Considered the worst act of bioterrorism in U.S. history, the 2001 anthrax mailings that followed the 9/11 attacks killed at least five individuals. Since then, litigation and investigations surrounding the anthrax mailings has spawned and taken unexpected twists and turns over the past few months. Bruce E. Ivans, the primary suspect in the anthrax investigation, committed suicide just before the Justice Department was about to file sweeping, but circumstantial, charges against him for his suspected role in the 2001 anthrax attack. Before that, the Justice Department settled a Privacy Act suit brought by former army scientist Steven J. Hatfill, who worked with Ivans at Fort Detrick, for $4.6 million where Hatfill claimed the Justice Department ruined his career when it leaked information about him to the media during the anthrax investigation.
And several months ago, a federal appeals court dismissed Hatfill’s lawsuit against the New York Times and its reporter, Nicholas Kristof, for defamation allegedly caused by a series of articles Kristof wrote about Hatfill’s status as a “person of interest” in the 2001 anthrax investigation. Hatfill’s lawsuit against the New York Times was among many litigated against the Justice Department and various media outlets before the investigation was declared “solved” by the FBI in August 2008.
The appeals court’s decision to dismiss Hatfill’s lawsuit against the New York Times ultimately turned upon its determination that Hatfill was a “public figure”; and therefore he had to meet a heightened legal standard by proving “actual malice,” which the court found he could not do. Hatfill’s designation as a “public figure” stands as a beacon to journalists and a warning to private citizens as to how fickle defamation suits can be; and how, in today's fast-paced media world, ordinary citizens who thrust themselves into the public realm of the news do so at the risk of diluting their legal rights.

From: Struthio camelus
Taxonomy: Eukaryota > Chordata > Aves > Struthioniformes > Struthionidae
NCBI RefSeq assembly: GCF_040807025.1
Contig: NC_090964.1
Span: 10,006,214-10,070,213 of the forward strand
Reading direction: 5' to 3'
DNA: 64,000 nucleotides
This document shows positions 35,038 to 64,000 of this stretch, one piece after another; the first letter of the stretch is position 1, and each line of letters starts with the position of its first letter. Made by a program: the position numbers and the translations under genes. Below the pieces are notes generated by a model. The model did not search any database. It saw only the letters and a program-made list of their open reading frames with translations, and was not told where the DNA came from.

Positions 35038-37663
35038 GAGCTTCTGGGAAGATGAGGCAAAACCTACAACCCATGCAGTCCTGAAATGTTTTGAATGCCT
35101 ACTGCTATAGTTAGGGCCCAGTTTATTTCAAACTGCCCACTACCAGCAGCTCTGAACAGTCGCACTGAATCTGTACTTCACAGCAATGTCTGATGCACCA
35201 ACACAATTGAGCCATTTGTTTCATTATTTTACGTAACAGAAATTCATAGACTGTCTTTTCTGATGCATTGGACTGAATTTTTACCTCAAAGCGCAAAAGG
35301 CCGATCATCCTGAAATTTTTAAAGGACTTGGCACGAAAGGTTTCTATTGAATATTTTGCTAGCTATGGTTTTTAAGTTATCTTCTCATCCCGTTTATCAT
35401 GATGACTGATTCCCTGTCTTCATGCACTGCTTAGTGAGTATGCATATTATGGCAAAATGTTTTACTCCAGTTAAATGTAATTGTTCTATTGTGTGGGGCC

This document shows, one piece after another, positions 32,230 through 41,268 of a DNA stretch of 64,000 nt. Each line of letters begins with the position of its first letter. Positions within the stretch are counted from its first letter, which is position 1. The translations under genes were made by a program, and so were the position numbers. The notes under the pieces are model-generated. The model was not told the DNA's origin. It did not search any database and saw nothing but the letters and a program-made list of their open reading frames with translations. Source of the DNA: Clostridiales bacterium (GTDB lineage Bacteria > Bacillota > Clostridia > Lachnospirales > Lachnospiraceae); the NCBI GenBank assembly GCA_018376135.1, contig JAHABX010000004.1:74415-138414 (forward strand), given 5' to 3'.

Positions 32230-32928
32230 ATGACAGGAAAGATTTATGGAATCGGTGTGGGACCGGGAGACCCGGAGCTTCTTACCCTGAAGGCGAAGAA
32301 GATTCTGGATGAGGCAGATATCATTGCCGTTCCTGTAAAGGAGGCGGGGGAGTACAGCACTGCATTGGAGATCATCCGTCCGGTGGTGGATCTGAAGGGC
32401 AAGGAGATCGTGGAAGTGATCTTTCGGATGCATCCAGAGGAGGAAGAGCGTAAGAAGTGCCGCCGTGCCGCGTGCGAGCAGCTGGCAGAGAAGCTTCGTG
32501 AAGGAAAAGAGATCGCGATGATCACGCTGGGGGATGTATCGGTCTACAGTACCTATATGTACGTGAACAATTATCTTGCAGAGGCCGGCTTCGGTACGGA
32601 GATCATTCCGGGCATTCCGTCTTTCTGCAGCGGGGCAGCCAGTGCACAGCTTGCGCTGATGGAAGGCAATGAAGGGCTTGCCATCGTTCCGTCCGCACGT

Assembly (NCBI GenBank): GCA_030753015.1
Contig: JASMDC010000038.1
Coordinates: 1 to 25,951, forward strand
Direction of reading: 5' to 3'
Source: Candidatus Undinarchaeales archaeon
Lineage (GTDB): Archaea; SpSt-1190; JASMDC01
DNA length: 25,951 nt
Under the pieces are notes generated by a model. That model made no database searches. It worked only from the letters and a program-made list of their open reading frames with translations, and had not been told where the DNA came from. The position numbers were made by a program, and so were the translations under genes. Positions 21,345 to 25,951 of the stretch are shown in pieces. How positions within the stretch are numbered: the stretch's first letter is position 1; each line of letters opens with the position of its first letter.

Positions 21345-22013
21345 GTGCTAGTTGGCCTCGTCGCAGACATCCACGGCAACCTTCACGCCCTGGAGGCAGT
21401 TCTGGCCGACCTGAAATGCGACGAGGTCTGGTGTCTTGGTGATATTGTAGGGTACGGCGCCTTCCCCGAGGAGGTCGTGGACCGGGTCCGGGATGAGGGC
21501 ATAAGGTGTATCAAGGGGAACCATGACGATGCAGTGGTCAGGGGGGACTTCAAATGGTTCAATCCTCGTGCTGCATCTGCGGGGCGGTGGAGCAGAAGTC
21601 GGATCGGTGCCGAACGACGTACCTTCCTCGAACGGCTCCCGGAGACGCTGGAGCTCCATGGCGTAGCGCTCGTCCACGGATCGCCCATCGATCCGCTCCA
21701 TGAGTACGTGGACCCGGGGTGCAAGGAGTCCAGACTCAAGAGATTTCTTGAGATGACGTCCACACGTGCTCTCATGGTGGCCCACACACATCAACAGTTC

What follows is a general overview of Hatfill v. New York Times and the legal elements of a defamation suit, with a particular emphasis on the heightened standard required when one is deemed to be a “public figure.”
Hatfill v. New York Times
Hatfill’s designation as a “public figure” was supported, in part, by evidence of his career expertise and media presence even before the 2001 anthrax attacks took place. In 1996, Hatfill obtained a research fellowship from the National Institute of Health (NIH) where he developed a reputation within the scientific community as an expert in the field of bioterrorism and gave multiple public lectures on preparing the country in the event of a bioterrorist attack. Upon completing his fellowship, Hatfill continued his research at the U.S. Army Medical Research Institute for Infectious Diseases at Fort Detrick. Hatfill authored multiple articles discussing his career in bio-defense and occasionally offered his expertise to the public through televised interviews.
On September 18, 2001 and October 9, 2001, an unidentified person mailed letters laced with anthrax to members of Congress and several news organizations. Within the first few weeks of its investigation into these attacks, the FBI considered Hatfill a “person of interest.” A televised search of Hatfill’s apartment and press coverage of the FBI’s investigation drew wide attention to Hatfill. During this time, Hatfill voluntarily met with reporters including Judith Miller of the New York Times, Tom Connelly and Ted Koppel of ABC News, and Jim Stewart and Mark Datov of CBS News to discuss the attacks.